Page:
•Patsy Burdick Crawford of Salt Lake City – 30+year career in education including being voted as Teacher of the Year and Woman of the Year by the Delta Kappa Gamma. Her focus was on innovative and practical applications in the classroom.
•Clifford Madsen Ph. D. of Tallahassee, Florida- 40+ years as part of the music faculty at Florida State University where he has long stood as one of the world’s prominent teachers and scholars in music education. He is the Robert O. Lawton Distinguished Professor of Music, coordinator of music education/music therapy/contemporary media and teaches music education, music therapy, research and psychology of music.
•Paul A. Dupin of Price – 38-year educator in the Carbon School District’s Price Junior High School where he taught English, pre-algebra, physical education, American history, civics and world geography. Coached basketball 35 years, football 25 years and track 38 years plus volunteered as clock keeper for CEU basketball over 25 years.
•Frank Rizzuto, Ph.D., (posthumous) taught electronics, chemistry and math at Pima Community College in Tucson, Arizona was known for being a hard teacher who demanded much from his students.
•Connie Platis Saccomanno of Salt Lake City – co-owner and director of The Winner School, a private preschool, extended care and day school for children ages two through 12. With a degree in early childhood education, she developed the curriculum that supports her philosophy of education.
•Roy A. Nikas of Price – former national debater for CEU, he and his sister Jan own the family business, Price Insurance Agency with offices in Price and SLC. Named Agent of the Year in 1999, he served on Price City Council 10 years, Board of Directors of the Carbon Country Club and was chair for International Days, American Cancer Society and the Greek Festival.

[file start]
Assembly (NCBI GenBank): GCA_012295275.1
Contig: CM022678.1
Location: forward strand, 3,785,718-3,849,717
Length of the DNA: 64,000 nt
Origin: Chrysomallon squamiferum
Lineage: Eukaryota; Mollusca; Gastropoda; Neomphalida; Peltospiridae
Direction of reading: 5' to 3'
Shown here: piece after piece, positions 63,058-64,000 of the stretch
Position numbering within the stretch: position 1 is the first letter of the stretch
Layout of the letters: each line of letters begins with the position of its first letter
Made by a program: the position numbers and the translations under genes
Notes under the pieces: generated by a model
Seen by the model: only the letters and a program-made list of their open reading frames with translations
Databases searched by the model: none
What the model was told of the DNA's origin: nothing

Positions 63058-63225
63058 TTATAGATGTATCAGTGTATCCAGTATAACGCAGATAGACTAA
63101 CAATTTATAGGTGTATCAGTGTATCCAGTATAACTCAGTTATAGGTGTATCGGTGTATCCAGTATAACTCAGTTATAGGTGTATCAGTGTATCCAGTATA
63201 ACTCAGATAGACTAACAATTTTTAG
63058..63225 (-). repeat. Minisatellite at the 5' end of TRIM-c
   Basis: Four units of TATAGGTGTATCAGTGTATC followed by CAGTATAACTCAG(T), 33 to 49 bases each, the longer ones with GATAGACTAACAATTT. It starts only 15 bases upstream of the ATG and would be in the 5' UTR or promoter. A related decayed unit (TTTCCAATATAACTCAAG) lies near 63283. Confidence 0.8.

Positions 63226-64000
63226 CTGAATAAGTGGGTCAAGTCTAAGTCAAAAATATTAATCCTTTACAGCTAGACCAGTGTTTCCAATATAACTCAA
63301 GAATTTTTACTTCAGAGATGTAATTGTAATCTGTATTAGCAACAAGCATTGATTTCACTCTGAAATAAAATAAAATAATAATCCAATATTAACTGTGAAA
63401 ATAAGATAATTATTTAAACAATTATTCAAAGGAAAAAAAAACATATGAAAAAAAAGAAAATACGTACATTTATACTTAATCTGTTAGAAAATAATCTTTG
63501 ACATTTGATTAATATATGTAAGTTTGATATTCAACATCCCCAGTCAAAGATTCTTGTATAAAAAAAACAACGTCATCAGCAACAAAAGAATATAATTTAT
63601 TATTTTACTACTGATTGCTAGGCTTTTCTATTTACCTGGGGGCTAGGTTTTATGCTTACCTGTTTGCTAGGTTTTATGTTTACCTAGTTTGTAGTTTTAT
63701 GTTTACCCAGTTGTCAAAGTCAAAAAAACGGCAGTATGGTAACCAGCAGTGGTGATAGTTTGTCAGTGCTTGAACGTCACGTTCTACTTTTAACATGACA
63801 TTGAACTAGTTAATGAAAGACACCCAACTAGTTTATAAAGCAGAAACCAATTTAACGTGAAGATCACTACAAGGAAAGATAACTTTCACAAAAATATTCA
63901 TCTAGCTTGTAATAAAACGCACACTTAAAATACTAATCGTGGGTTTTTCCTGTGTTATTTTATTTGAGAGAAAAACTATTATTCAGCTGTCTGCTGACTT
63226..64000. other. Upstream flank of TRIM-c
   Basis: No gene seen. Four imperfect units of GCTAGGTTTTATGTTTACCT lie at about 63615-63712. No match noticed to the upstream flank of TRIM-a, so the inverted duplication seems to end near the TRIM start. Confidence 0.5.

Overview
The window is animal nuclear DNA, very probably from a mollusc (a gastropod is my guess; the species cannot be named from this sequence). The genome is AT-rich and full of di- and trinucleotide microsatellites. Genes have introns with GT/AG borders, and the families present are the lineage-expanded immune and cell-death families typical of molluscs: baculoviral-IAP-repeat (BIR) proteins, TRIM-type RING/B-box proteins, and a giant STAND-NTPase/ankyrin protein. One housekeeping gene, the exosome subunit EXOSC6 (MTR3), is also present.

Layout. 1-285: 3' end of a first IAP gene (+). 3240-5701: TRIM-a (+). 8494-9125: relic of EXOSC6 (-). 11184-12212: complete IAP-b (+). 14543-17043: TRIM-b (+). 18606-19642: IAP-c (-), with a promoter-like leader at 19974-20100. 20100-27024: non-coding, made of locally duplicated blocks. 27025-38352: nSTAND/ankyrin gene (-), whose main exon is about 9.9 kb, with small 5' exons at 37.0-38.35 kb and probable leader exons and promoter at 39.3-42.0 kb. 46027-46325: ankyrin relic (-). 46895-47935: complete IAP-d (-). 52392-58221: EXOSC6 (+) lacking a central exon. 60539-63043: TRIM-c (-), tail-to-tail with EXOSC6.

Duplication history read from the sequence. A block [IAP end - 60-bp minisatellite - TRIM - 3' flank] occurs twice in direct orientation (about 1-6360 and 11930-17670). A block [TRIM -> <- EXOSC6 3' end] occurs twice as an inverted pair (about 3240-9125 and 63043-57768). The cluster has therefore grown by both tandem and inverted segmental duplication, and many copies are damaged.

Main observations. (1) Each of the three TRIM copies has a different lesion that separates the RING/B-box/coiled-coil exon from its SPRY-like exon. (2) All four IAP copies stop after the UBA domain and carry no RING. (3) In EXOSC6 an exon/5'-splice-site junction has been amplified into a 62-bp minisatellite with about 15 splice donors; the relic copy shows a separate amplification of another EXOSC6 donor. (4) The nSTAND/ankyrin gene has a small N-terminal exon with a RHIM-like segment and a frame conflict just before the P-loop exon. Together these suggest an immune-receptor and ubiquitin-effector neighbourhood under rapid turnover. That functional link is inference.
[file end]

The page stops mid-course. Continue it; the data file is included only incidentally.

•Miriam Smith, J.D and M.A. – assistant professor at San Francisco State University where she teaches media law, management and ethics. Traveled to Switzerland to conduct seminars in media law and will offer workshops in Indonesia, Germany and the Netherlands in the future. Practiced law in Los Angeles and Utah, focusing on entertainment and sports law issues. Her recent publications span the globe with one titled, “Six Cases that Shaped the Internet in 2001 or the First Thing We Do, Let’s Kill All the Lawyers.”
•Catherine Bonomo, M.D. of St. George – named as outstanding nontraditional student and forensics student at CEU in late ’80s. Started as an EMT in Price before completing her degrees where she has practiced medicine in Utah and California. Besides practicing medicine, she lectures on subjects as sickle cell emergencies to evaluation of AIDS. She recently published an emergency medicine handbook.
•Nannette M. Turcasso Berensen, doctor of pharmacy of Mount Pleasant, South Carolina – associate professor for the department of pharmacy practice at the Medical University of South Carolina. Besides authoring numerous books and articles, she was most recently named outstanding professor of the year and a recipient of the Roche Award in Professional Communication.
•Pam Dupin Bryant, Ph.D. of Tooele – assistant professor of business information systems/extension at Utah State University in Tooele. While at CEU she played basketball, volleyball and served as ASCEU activities vice president. She received the Academic All-American Basketball Award while a student.
•Captain Drew N. Swassey, M.D. of Layton – graduated with his medical degree from Uniformed Services University of Health and Sciences in Bethesda, Maryland in May 2002 and his internship in general surgery at Wright Paterson Medical Group in Dayton, Ohio. He will assume duties with the 34th Fighter Squadron at Hill Air Force Base as a flight surgeon in the next few weeks. He attended CEU on a presidential scholarship.